Cincinnati Bell has plenty of gas in the broadband tank with a growing FTTH network, but it envisions a time when metering broadband usage will be the industry norm.
Calling its customer and employee trials of its white-label version of Comcast's X1 platform successful, Cox Communications said that it will deploy the service, called Contour, to customers in San Diego, Calif.
On the same day that Comcast finally launched the anticipated trial of its IP-based "Stream TV" service in Boston, the MSO's video chief, Matt Strauss, laid out his company's vision for video services to investors at the Wells Fargo Securities Technology, Media & Telecom conference in New York.
Comcast today announced it is launching its $15-a-month, IP-based Stream video service in Boston. The company said in July it would launch the service in Boston by the end of the summer, but that timeframe slipped slightly. However, Comcast reiterated that it remains on track to roll Stream out to its entire footprint "by early 2016," which is the same timeframe the company provided in July.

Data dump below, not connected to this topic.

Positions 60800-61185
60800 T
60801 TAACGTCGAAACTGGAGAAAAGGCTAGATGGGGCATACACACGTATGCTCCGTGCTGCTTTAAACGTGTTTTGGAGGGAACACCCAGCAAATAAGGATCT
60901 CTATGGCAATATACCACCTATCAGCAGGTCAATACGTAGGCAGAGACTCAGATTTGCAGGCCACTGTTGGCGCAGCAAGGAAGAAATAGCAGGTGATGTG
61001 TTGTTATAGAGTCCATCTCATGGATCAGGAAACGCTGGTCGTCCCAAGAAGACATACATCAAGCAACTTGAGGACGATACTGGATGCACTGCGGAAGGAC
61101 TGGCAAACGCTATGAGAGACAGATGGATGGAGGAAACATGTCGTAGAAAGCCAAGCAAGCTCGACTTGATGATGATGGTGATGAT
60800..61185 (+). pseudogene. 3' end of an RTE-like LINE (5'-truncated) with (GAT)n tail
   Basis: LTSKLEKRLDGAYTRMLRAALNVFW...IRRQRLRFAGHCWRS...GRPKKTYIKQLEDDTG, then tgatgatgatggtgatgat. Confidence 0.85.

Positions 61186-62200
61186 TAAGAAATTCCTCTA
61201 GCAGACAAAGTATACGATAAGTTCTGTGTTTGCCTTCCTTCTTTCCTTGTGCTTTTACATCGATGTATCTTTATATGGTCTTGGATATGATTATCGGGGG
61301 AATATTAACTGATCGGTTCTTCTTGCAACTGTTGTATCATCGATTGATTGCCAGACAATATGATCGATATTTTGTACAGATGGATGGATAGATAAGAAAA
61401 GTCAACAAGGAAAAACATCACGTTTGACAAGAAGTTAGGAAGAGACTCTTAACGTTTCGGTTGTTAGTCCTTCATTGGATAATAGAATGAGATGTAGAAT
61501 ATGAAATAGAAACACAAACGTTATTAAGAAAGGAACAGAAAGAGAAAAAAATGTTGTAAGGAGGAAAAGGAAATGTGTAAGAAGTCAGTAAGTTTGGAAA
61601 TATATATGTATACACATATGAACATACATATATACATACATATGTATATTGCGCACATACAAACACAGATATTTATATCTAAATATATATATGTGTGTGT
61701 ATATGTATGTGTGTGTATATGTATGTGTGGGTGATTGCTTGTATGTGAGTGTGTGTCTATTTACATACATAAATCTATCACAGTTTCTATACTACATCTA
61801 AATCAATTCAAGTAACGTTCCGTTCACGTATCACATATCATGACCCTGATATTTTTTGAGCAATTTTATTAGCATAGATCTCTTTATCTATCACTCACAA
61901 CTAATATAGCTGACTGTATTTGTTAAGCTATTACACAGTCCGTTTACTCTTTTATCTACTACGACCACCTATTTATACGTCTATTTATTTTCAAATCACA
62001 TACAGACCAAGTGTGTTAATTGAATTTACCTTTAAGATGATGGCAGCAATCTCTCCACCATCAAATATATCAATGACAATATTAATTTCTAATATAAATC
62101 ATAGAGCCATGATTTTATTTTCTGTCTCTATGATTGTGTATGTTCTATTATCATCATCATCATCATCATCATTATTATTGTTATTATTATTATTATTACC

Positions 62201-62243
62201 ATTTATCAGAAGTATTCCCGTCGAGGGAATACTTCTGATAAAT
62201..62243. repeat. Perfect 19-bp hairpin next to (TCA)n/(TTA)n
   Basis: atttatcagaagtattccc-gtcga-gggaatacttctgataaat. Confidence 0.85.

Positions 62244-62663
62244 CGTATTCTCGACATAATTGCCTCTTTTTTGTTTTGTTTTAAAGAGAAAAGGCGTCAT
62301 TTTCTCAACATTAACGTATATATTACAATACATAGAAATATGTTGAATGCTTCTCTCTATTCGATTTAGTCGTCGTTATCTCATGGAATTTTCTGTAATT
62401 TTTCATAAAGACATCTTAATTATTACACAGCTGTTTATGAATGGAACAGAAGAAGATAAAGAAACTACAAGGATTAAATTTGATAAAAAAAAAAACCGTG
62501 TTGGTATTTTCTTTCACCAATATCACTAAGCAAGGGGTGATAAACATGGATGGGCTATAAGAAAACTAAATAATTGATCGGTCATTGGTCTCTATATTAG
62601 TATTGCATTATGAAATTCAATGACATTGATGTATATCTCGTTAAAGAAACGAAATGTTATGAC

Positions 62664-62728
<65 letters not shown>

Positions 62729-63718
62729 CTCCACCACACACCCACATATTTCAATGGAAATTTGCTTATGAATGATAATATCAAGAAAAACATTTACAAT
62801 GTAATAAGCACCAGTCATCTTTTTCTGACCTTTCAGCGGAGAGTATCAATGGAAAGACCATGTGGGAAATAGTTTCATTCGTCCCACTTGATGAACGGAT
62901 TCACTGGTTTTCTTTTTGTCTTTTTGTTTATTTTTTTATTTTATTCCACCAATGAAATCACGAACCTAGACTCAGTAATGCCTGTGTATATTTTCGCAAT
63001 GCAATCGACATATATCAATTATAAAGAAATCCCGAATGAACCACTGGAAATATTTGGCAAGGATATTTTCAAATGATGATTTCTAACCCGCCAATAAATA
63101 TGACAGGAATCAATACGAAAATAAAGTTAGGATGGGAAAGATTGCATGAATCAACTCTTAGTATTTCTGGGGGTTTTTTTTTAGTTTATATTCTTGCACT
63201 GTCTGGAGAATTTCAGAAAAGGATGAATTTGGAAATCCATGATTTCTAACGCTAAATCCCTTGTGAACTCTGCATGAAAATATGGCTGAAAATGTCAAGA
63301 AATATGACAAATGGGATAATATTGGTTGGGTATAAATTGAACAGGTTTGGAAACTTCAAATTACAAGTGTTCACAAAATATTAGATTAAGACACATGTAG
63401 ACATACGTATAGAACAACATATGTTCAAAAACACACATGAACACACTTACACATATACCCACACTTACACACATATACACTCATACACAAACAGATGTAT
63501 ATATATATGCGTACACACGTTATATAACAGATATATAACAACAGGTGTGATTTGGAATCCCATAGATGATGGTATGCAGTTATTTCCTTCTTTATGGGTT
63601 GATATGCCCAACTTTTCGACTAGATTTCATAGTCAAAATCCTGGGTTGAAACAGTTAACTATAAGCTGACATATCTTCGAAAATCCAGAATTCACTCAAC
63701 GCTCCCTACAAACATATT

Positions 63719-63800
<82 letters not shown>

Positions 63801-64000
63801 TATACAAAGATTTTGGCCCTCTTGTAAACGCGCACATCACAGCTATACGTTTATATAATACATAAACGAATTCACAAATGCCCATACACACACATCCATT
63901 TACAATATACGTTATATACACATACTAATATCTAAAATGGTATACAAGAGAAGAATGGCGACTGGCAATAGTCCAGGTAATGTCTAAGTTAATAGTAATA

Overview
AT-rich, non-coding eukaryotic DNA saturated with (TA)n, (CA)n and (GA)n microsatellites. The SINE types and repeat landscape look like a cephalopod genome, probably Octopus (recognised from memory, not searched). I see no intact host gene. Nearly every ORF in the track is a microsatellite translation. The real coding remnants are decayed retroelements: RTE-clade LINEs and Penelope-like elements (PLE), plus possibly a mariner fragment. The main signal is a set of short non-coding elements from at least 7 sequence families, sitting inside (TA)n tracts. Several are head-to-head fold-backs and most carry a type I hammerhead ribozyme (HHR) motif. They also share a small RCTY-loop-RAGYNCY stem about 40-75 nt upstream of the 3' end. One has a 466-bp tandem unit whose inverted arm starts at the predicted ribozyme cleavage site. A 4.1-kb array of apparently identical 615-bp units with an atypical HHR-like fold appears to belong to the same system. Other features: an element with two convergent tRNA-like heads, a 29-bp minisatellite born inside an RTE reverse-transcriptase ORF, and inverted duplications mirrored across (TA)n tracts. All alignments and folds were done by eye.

Comcast said it is securing around 200,000 customer email accounts after passwords for the accounts showed up over the weekend on a Dark Web marketplace.
As Comcast continues to face criticism over its usage cap tests, the MSO said none of the policies are new or secret. In fact, a company representative told FierceCable that Comcast outlined its usage-based pricing philosophy back in a 2012 blog post.
Next year's incentive auction of 600 MHz broadcast TV spectrum might attract bids from companies that are not wireless carriers, including Comcast, Charter Communications, Dish Network and Google, financial and industry analysts said. However, the analysts also said that even if these wild card players do win spectrum, they likely will not be looking to build out wireless networks of their own.
Comcast has quietly expanded tests of its billing based on usage caps to include four new markets, despite continued controversy over the effort.
Frontier is giving its small to medium business customers the option to lock in their broadband price with its "Price for Life" promotion whereby the price of business customers' Internet and phone services will never go up as long as they remain with the telco.
A new "Dig Once" broadband deployment bill-- the Broadband Conduit Deployment Act of 2015-- promises to give fiber providers an easier path to build out facilities, but will it really come to fruition?